EXEGETICAL (ORIGINAL LANGUAGES)Verse 2. - A servant whose name was Ziba. It is evident from this that David was not certain that Jonathan had left behind him a son; but not because of the change of name from Meribbaal (1 Chronicles 8:34); for Baal retained its innocent meaning of "lord" until the time of Jezebel. It then became the title of the Phoenician sun god; and Jezebel's shameless worship of this deity, and her cruelty to Jehovah's prophets, made the people henceforth change the name Baal into Bosheth, "the shameful thing" (see note on 2 Samuel 2:8). Mephibosheth had not changed his name, but had lived in obscurity in the wild region beyond Mahanaim. Meanwhile Ziba had probably taken care of Saul's property in the tribe of Benjamin. There is no reason to doubt that he had been steward there for Saul, and after his master's death had continued in possession of the estate. David, we may feel sure, would not interfere with it, and Ziba would hold it for Saul's heirs, who could not themselves take possession. To him David now sends, not because he expected to hear of a son of his dear friend Jonathan, but because he was ready to show kindness to any representative of the fallen monarch. 1 Chronicles 19:7) and Helam (2 Samuel 10:17), and partly in their own land, which was very far away from the Salt valley. Moreover, the difficulty presented by the text cannot be removed, as Movers supposes, by changing את־ארם (Syria) into את־אדום (Edom), as the expression בּשׁבו ("when he returned") would still be unexplained. The facts were probably these: Whilst David, or rather Israel, was entangled in the war with the Ammonites and Aramaeans, the Edomites seized upon the opportunity, which appeared to them a very favourable one, to invade the land of Israel, and advanced as far as the southern extremity of the Dead Sea. As soon, therefore, as the Aramaeans were defeated and subjugated, and the Israelitish army had returned from this war, David ordered it to march against the Edomites, and defeated them in the valley of Salt. This valley cannot have been any other than the Ghor adjoining the Salt mountain on the south of the Dead Sea, which really separates the ancient territories of Judah and Edom (Robinson, Pal. ii. 483). There Amaziah also smote the Edomites at a later period (2 Kings 14:7). We gather more concerning this war of David from the text of the Chronicles (2 Samuel 8:12) taken in connection with 1 Kings 11:15-16, and Psalm 60:2. According to the Chronicles, it was Abishai the son of Zeruiah who smote the Edomites. This agrees very well not only with the account in 2 Samuel 10:10., to the effect that Abishai commanded a company in the war with the Syrians and Ammonites under the generalship of his brother Joab, but also with the heading to Psalm 60:1-12, in which it is stated that Joab returned after the defeat of Aram, and smote the Edomites in the valley of Salt, twelve thousand men; and with 1 Kings 11:15-16, in which we read that when David was in Edom, Joab, the captain of the host, came up to bury the slain, and smote every male in Edom, and remained six months in Edom with all Israel, till he had cut off every male in Edom. From this casual but yet elaborate notice, we learn that the war with the Edomites was a very obstinate one, and was not terminated all at once. The difference as to the number slain, which is stated to have been 18,000 in the text before us and in the Chronicles, and 12,000 in the heading to Psalm 60:1-12, may be explained in a very simple manner, on the supposition that the reckonings made were only approximative, and yielded different results;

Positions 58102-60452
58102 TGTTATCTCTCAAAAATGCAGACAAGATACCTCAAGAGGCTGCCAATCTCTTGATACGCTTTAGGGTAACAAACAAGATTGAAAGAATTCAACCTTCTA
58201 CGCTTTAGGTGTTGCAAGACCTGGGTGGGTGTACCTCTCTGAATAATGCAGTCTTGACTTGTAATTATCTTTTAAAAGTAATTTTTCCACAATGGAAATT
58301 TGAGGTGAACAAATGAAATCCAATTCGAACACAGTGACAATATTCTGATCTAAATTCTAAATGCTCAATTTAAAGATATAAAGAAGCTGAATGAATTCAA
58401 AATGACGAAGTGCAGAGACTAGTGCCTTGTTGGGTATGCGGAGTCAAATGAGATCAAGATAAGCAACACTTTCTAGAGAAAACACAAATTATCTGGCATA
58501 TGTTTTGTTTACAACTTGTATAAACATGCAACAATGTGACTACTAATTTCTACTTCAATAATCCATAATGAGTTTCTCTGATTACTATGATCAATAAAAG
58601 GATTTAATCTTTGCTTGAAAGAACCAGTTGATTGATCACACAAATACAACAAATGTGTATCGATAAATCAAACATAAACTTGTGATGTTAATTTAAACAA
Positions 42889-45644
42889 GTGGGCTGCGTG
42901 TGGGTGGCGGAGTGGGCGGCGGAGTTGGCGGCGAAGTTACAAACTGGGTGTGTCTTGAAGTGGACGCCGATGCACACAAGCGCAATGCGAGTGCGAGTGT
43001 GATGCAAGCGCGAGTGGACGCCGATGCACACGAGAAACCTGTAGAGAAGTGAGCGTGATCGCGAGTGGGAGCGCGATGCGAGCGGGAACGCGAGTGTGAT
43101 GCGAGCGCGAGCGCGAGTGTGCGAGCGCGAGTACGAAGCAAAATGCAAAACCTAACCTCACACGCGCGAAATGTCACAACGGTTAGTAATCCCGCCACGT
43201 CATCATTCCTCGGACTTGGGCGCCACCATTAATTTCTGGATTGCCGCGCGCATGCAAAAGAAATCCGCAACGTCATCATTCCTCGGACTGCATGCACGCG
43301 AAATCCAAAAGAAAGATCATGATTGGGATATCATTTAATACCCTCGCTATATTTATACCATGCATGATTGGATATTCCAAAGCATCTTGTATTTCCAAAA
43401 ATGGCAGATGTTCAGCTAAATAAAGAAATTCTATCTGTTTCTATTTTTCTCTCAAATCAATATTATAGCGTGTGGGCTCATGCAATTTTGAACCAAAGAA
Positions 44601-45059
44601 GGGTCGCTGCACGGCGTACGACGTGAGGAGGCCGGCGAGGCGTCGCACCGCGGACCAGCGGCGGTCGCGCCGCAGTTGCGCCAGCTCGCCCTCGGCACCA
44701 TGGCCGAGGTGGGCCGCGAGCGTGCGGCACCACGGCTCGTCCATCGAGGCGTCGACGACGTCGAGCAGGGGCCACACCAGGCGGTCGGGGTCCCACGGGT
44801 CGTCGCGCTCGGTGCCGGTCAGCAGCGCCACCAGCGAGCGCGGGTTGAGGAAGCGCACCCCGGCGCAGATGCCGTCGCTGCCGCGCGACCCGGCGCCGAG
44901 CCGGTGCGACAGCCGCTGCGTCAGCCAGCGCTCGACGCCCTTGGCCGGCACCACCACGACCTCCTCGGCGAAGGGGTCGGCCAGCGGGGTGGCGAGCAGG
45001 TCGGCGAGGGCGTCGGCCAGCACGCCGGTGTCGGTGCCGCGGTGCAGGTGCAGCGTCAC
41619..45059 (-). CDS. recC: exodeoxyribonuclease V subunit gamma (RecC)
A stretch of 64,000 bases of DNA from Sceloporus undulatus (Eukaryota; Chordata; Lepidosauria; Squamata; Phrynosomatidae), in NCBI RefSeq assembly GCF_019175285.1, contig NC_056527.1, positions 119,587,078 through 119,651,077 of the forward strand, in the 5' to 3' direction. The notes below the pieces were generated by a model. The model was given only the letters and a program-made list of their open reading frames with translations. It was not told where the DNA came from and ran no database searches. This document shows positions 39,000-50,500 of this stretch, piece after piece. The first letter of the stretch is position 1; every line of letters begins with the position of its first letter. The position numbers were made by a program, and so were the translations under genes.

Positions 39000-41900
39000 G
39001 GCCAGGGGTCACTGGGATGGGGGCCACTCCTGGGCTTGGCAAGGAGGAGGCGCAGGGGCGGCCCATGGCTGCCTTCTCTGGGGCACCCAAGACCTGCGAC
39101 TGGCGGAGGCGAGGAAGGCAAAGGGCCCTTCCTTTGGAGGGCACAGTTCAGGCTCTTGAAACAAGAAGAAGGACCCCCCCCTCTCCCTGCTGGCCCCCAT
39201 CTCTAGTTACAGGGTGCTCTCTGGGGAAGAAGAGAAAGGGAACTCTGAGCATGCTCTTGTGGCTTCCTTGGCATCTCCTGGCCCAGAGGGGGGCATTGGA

(Note: Michaelis adduces a case in point from the Seven Years' War. After the battle of Lissa, eight or twelve thousand men were reported to have been taken prisoners; but when they were all counted, including those who fell into the hands of the conquerors on the second, third, and fourth days of the flight, the number amounted to 22,000.)
and the fact that David is named as the victor in the verse before us, Joab in Psalm 60:1-12, and Abishai in the Chronicles, admits of a very easy explanation after what has just been observed. The Chronicles contain the most literal account. Abishai smote the Edomites as commander of the men engaged, Joab as commander-in-chief of the whole army, and David as king and supreme governor, of whom the writer of the Chronicles affirms, "The Lord helped David in all his undertakings." After the defeat of the Edomites, David placed garrisons in the land, and made all Edom subject to himself. 2 Samuel 8:15-18. David's Ministers. - To the account of David's wars and victories there is appended a list of his official attendants, which is introduced with a general remark as to the spirit of his government. As king over all Israel, David continued to execute right and justice.